Origin of clawback; from claw back (see phrase under claw)
- (US law of evidence) A rule that permits a party to take back evidentiary materials that were mistakenly turned over to the other party, but to which the other party would not have been entitled.
- (US taxation law) Money that a party is entitled to keep under one tax provision, but which is taken from them by another tax provision.
- (US, business) Any recovery of a performance-related payment based on discovery that the performance was not genuine.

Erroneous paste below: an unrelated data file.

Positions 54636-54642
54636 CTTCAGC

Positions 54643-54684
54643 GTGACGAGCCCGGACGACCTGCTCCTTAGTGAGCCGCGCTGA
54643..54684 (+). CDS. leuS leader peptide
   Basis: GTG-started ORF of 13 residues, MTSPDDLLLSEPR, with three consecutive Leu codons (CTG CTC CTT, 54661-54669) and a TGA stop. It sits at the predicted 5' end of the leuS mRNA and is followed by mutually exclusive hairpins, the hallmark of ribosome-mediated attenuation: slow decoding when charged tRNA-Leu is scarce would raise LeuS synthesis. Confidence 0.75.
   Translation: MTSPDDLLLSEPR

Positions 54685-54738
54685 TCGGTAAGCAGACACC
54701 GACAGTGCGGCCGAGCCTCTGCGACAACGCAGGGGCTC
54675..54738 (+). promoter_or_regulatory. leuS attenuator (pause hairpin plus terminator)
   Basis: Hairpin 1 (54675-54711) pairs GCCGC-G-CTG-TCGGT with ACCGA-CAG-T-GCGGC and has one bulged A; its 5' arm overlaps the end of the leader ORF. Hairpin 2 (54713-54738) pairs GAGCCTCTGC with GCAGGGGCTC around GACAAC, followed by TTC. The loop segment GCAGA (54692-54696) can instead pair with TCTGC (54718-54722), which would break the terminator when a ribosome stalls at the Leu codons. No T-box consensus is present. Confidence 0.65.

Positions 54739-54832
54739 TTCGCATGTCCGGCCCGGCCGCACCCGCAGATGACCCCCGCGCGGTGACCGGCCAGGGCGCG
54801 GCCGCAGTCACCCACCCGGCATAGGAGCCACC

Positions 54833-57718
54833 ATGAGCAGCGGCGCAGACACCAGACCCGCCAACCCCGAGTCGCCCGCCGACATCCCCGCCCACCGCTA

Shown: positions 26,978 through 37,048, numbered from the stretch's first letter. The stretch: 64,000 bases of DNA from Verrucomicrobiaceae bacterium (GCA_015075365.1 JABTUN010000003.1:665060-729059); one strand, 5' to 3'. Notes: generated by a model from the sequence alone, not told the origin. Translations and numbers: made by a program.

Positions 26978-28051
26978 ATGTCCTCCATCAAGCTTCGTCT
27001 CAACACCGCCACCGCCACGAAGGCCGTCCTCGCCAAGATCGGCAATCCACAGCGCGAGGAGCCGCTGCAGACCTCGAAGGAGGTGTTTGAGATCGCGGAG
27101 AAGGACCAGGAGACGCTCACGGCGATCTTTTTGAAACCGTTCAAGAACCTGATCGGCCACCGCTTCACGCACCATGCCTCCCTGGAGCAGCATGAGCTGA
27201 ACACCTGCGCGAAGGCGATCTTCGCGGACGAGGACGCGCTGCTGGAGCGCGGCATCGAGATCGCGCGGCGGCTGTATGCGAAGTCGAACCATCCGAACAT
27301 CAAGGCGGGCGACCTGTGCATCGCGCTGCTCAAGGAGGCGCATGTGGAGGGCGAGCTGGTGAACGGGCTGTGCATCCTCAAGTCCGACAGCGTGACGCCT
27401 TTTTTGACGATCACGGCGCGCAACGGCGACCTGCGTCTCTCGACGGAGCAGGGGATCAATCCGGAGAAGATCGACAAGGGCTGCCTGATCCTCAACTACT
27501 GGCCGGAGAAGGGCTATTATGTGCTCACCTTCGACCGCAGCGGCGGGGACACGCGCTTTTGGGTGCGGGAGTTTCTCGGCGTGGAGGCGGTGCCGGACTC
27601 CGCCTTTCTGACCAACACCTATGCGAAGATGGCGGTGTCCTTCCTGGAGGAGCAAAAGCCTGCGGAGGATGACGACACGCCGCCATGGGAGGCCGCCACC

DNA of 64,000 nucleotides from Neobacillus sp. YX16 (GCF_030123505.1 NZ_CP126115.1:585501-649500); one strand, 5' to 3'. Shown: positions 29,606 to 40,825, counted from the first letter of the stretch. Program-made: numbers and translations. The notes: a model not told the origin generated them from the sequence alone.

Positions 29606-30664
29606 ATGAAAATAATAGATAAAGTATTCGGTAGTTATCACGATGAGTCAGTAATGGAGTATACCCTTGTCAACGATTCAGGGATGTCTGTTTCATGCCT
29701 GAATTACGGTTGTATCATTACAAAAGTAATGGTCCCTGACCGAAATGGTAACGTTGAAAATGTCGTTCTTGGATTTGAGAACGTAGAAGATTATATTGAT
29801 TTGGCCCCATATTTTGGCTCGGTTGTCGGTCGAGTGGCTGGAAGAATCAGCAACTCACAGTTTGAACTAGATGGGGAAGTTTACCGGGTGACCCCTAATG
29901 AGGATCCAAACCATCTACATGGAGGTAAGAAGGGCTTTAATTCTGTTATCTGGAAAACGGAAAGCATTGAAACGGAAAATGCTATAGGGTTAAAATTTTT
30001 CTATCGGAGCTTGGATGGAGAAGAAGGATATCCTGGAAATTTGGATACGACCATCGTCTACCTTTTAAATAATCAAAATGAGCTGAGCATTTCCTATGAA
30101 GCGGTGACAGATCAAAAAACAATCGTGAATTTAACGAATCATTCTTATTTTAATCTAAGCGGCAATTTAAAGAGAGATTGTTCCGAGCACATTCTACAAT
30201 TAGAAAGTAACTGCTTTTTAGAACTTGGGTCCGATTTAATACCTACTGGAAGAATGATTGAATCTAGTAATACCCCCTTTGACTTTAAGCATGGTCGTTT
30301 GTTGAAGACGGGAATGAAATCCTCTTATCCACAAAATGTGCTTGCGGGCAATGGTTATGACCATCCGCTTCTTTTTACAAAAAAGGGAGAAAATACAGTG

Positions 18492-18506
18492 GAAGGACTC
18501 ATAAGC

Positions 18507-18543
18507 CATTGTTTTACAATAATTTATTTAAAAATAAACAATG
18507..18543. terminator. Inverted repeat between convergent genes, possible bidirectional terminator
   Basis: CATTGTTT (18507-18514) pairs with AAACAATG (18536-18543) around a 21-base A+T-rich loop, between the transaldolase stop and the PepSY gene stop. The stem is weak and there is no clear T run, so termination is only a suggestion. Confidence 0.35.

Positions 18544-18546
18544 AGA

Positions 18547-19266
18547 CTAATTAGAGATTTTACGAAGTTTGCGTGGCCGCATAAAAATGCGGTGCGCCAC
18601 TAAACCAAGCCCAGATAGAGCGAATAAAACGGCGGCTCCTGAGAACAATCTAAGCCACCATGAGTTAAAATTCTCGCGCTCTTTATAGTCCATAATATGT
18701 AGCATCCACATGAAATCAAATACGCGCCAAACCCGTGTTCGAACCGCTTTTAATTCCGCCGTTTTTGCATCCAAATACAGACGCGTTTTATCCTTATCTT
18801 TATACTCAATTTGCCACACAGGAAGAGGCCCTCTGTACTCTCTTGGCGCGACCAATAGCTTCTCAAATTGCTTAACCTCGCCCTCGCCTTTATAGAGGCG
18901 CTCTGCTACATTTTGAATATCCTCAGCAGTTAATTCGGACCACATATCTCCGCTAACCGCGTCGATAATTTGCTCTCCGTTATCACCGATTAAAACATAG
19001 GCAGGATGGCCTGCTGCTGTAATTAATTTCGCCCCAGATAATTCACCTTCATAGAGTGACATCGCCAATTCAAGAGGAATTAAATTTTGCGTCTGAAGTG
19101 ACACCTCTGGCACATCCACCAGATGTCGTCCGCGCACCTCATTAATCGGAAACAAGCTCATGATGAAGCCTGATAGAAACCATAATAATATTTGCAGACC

- The airline got a clawback provision in the event of failure of the engines to meet fuel-consumption targets.
clawback - Investment & Finance Definition
A word used in the venture capital industry to describe a common term found in partnership agreements. A clawback requires venture capitalists to refund fees to their investors if it turns out that the venture capitalists received more than their 20 percent share of a fund’s overall profits. Clawbacks became common in 2002, occurring when a venture capitalist took its 20 percent share of a fund’s early investment success, but the fund later lost money. Clawbacks also are used in other financing contexts, such as private equity.